ST. HILAIRE | Good Things Come to Those Who Wait, Trust Me, I’d Know

I don’t recognize myself right now. 

Not in a bad way, it’s just that this person who greets me at the mirror each morning is miles ahead of where I expected her to be, or should I say, where I expected myself to be. 

Every semester, I’ve made a habit of checking in with myself with a single question: “Would your freshman year self recognize you?” I don’t know where the question stems from. I don’t know why I continue to ask it semester after semester. Yet, every semester I do, and I can say with certainty that the answer is a strong and resounding “no,” and I’m proud of that. 

For reference, freshman year Catherine was someone to know, and some of you did. She was 17, younger than her peers and hyper-aware of it. She was scared of being away from home and alone for the first time in her life.

VALDETARO | Cornell Was My Public Living Room

 A few Saturdays ago, I was walking home after a long day on central campus. My only company all day had been the dataset in front of me, the software packages I was using to analyze it and the T.V. show I had playing on my phone to stave away the isolation-induced craziness imposed by the third-floor computer lab in Sibley Hall. In short, I was desperate for some interaction, any interaction, to give me a chance to speak, a chance to laugh, a chance to be more than a data analyst methodically manipulating shapefiles in GIS. Thankfully, I found that on my walk home. In the short strip of sidewalk outside of Collegetown Bagels, my 10-minute walk turned into at least 20 as I talked with no fewer than five people about assignment progress, hilarious costume parties attended with alumni friends living in New York and plans for the evening.

OLGUÍN | The Places We’re In, The Places We Go

I’ve recently started to dislike the spaces I have loved in the past. The spaces that were my home during the early mornings of trying to catch up on work and the long nights of racing against a deadline. Now, simply walking into the areas I once loved gives me a feeling of such palpable out-of-placeness. These spaces feel novel to me now. I remember the amount of lively people that occupied a bustling Klarman on a busy weekday, and while that’s returned in our in-person year, I now feel like I don’t know the space anymore. 

It’s filled with the unfamiliar faces of two years of undergraduate students I never had the privilege or chance to meet in passing or an in-person class.

ONONYE | I Don’t Know What I’m Doing After I Graduate, Please Stop Asking Me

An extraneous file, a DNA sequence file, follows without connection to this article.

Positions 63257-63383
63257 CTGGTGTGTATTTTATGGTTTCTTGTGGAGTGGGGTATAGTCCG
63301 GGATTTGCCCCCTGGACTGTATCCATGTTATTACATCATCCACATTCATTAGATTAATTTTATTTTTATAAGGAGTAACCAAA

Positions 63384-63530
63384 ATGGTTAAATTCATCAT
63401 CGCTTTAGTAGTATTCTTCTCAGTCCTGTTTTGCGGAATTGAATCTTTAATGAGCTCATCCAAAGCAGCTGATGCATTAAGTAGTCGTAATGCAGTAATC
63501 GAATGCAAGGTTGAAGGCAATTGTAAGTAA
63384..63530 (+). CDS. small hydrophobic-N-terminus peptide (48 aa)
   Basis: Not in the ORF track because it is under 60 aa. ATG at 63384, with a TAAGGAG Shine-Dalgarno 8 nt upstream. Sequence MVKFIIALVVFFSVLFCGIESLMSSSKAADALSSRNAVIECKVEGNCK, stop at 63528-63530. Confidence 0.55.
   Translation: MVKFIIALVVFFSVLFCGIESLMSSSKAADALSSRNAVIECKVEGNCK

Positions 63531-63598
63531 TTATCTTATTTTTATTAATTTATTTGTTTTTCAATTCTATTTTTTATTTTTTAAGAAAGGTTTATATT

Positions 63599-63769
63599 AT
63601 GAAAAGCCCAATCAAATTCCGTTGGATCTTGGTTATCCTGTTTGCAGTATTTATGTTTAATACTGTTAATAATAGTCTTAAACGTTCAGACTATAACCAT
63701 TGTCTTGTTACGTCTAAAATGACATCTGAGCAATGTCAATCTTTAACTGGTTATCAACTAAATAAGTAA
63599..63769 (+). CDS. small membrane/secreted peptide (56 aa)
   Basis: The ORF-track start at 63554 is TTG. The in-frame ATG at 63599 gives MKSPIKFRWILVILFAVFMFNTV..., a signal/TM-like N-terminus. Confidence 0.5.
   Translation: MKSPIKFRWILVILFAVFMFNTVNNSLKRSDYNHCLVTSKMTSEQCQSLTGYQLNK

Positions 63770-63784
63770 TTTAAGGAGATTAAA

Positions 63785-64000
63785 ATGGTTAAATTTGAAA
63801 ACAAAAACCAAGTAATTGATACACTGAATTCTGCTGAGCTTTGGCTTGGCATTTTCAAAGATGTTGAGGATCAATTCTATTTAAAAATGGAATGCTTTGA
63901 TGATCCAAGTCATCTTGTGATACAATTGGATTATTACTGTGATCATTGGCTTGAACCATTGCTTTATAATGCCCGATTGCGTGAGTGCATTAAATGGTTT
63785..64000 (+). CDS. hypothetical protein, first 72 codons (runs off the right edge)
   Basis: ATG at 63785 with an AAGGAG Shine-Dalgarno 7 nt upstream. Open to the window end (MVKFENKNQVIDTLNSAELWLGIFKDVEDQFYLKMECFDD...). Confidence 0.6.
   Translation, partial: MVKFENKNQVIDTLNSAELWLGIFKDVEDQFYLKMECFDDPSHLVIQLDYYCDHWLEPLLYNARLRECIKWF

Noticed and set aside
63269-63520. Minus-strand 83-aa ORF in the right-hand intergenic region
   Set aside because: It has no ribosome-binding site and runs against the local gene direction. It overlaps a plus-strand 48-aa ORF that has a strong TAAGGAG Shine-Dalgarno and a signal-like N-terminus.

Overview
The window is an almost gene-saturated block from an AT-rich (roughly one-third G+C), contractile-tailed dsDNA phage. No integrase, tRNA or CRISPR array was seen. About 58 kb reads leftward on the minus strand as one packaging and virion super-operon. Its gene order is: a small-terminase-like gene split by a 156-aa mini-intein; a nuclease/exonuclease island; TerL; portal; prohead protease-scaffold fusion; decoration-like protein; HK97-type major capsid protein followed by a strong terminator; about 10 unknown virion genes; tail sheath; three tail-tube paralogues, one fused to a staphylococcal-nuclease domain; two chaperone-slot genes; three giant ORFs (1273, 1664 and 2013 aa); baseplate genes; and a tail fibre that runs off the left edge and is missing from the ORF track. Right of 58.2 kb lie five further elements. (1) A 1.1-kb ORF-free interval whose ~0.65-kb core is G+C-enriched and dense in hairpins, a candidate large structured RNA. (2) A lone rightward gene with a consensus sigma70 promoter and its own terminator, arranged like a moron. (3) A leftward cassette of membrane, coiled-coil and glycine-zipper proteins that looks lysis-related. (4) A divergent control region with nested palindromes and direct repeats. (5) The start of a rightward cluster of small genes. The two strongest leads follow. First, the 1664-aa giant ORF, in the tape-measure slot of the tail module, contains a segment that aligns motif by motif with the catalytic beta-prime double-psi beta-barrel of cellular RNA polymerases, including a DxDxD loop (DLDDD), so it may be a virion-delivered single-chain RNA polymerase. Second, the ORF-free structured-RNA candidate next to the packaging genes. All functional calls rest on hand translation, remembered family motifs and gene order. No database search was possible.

Last week, I visited my best friend who just began her new young-adult-post-Cornell life. We’ve been friends for almost four years, and I’ve never seen her as happy as she was last weekend. She and the other friends I had spent months stressed out about their post-Cornell careers, and they are all really settling into their new lives. I remember just a few months ago when they too were scrambling to find jobs, get fellowships and apply to graduate schools.

WILK | Faking it Until You Don’t Want to Make it Anymore

I was inducted into the National Junior Honor Society in seventh grade. Our mentors were eighth-graders seasoned by nothing more than hours of community service that most either forged or substituted for familial favors. Following their footsteps, we were to stand in the middle school gymnasium and be introduced to the families of spectators in the bleachers, ending with our career aspirations. I was freshly thirteen and my future plans were far from concrete.

FOX | We Got Lucky

I met my Freshman year roommate on Facebook. He seemed nice enough and worried about the possibility of roommate disaster. I was happy to commit to 9 months in the same shoe box with him. The night before move-in day, my family drove up to Ithaca and we spent the night in a small hotel about 10 minutes outside of the city. I walked into the lobby, bubbling with excitement, nervous for my first day of school. My new roommate, off the plane from Taiwan, was the first face I saw.

PERATI | My Cornell Experiment

After one of the most important people in my life was diagnosed with an aggressive cancer during my senior year of high school, I experienced a period of early maturity in which I became intimately aware of how important time is. I was no longer able to relate to the friends I surrounded myself with since childhood and I no longer recognized myself.